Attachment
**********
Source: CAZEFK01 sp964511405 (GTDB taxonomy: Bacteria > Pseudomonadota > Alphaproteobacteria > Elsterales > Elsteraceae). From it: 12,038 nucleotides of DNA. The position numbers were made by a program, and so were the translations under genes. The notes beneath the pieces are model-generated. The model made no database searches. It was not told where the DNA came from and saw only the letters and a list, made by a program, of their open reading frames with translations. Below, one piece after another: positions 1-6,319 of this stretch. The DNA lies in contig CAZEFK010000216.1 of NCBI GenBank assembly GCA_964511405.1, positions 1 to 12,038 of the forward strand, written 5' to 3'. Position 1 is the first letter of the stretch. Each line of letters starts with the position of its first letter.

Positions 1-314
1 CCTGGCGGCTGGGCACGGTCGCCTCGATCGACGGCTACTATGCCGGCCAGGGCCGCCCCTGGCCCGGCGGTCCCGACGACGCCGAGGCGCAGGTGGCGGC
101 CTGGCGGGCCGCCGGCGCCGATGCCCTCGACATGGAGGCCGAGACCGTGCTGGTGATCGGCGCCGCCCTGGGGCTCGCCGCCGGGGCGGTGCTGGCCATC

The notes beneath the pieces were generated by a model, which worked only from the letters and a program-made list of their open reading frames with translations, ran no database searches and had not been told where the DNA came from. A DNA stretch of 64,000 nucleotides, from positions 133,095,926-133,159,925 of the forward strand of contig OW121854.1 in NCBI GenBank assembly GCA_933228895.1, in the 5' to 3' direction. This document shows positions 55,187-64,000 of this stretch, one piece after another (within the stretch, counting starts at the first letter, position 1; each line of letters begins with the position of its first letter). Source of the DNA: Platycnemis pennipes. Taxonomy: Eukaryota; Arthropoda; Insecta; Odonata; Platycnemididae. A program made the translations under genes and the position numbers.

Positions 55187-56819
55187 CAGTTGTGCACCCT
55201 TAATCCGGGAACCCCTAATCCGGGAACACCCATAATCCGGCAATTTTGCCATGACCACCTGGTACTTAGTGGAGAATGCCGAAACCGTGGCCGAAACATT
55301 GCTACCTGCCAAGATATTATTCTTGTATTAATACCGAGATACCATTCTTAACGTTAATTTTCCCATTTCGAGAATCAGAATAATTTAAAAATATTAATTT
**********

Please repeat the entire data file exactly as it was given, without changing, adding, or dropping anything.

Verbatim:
Source: CAZEFK01 sp964511405 (GTDB taxonomy: Bacteria > Pseudomonadota > Alphaproteobacteria > Elsterales > Elsteraceae). From it: 12,038 nucleotides of DNA. The position numbers were made by a program, and so were the translations under genes. The notes beneath the pieces are model-generated. The model made no database searches. It was not told where the DNA came from and saw only the letters and a list, made by a program, of their open reading frames with translations. Below, one piece after another: positions 1-6,319 of this stretch. The DNA lies in contig CAZEFK010000216.1 of NCBI GenBank assembly GCA_964511405.1, positions 1 to 12,038 of the forward strand, written 5' to 3'. Position 1 is the first letter of the stretch. Each line of letters starts with the position of its first letter.

Positions 1-314
1 CCTGGCGGCTGGGCACGGTCGCCTCGATCGACGGCTACTATGCCGGCCAGGGCCGCCCCTGGCCCGGCGGTCCCGACGACGCCGAGGCGCAGGTGGCGGC
101 CTGGCGGGCCGCCGGCGCCGATGCCCTCGACATGGAGGCCGAGACCGTGCTGGTGATCGGCGCCGCCCTGGGGCTCGCCGCCGGGGCGGTGCTGGCCATC

The notes beneath the pieces were generated by a model, which worked only from the letters and a program-made list of their open reading frames with translations, ran no database searches and had not been told where the DNA came from. A DNA stretch of 64,000 nucleotides, from positions 133,095,926-133,159,925 of the forward strand of contig OW121854.1 in NCBI GenBank assembly GCA_933228895.1, in the 5' to 3' direction. This document shows positions 55,187-64,000 of this stretch, one piece after another (within the stretch, counting starts at the first letter, position 1; each line of letters begins with the position of its first letter). Source of the DNA: Platycnemis pennipes. Taxonomy: Eukaryota; Arthropoda; Insecta; Odonata; Platycnemididae. A program made the translations under genes and the position numbers.

Positions 55187-56819
55187 CAGTTGTGCACCCT
55201 TAATCCGGGAACCCCTAATCCGGGAACACCCATAATCCGGCAATTTTGCCATGACCACCTGGTACTTAGTGGAGAATGCCGAAACCGTGGCCGAAACATT
55301 GCTACCTGCCAAGATATTATTCTTGTATTAATACCGAGATACCATTCTTAACGTTAATTTTCCCATTTCGAGAATCAGAATAATTTAAAAATATTAATTT